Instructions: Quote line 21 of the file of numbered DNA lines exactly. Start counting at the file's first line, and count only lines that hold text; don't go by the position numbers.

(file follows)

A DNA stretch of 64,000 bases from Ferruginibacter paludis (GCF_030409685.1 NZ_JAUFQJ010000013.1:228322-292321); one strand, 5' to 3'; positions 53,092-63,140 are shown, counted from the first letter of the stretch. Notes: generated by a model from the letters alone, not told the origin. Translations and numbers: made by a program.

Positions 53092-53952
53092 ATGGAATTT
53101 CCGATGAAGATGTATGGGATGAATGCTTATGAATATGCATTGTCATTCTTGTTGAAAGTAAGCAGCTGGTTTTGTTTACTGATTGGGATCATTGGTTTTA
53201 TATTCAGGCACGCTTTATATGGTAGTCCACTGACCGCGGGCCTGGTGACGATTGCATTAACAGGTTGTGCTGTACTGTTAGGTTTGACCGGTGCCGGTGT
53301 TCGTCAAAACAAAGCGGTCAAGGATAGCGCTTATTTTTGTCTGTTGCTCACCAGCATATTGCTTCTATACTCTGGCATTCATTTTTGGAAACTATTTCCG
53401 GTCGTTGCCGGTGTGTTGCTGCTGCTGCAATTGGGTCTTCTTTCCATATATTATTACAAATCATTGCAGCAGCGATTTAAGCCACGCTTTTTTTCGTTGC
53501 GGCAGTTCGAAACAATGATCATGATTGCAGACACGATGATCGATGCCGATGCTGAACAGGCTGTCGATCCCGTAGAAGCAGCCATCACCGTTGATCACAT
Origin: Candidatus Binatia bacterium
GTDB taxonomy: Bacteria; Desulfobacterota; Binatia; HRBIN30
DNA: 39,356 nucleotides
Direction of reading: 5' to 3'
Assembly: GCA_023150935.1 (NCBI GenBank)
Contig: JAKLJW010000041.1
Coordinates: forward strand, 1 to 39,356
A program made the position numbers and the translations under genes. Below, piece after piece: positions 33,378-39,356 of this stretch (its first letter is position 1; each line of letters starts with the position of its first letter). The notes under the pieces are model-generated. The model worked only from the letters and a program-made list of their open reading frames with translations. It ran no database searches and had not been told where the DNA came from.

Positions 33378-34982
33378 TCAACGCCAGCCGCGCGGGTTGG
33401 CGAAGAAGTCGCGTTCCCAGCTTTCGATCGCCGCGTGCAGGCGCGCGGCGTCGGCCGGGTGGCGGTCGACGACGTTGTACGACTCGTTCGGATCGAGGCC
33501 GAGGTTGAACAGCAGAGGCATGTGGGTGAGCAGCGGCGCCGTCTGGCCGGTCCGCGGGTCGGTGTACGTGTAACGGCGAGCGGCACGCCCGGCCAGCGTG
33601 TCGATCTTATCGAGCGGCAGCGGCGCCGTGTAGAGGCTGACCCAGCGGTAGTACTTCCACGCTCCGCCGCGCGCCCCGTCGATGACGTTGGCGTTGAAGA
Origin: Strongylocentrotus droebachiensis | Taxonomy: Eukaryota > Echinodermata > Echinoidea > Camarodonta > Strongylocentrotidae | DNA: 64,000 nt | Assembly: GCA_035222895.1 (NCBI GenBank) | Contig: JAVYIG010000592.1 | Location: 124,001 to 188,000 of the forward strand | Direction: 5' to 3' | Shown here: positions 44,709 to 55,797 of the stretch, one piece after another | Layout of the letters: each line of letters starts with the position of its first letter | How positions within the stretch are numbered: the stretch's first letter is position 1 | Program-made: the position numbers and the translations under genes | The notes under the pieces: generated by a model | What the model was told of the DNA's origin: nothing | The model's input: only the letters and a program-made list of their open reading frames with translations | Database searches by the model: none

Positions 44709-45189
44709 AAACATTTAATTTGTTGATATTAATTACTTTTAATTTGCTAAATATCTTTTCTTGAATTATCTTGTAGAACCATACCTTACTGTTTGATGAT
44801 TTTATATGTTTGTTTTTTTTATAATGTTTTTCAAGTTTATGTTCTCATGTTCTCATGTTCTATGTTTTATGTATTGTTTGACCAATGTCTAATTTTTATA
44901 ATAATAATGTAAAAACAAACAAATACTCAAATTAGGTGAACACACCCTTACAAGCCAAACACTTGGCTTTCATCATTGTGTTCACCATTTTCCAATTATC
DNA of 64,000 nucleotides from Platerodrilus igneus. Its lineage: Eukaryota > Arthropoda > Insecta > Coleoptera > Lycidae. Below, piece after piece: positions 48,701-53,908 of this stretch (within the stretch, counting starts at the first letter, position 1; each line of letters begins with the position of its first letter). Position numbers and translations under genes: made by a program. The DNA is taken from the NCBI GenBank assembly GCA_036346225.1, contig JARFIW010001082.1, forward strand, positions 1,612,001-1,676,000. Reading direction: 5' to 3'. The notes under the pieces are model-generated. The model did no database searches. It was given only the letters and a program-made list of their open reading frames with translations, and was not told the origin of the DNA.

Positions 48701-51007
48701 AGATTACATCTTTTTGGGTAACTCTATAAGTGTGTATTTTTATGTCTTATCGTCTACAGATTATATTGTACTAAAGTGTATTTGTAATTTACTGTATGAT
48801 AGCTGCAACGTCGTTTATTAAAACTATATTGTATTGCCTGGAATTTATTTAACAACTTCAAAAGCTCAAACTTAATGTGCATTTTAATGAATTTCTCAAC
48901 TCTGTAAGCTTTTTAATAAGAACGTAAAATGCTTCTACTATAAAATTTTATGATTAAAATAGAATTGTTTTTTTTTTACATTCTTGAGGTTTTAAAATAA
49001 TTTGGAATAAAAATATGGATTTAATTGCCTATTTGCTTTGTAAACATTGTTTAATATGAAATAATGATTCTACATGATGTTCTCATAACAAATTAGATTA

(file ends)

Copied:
33601 TCGATCTTATCGAGCGGCAGCGGCGCCGTGTAGAGGCTGACCCAGCGGTAGTACTTCCACGCTCCGCCGCGCGCCCCGTCGATGACGTTGGCGTTGAAGA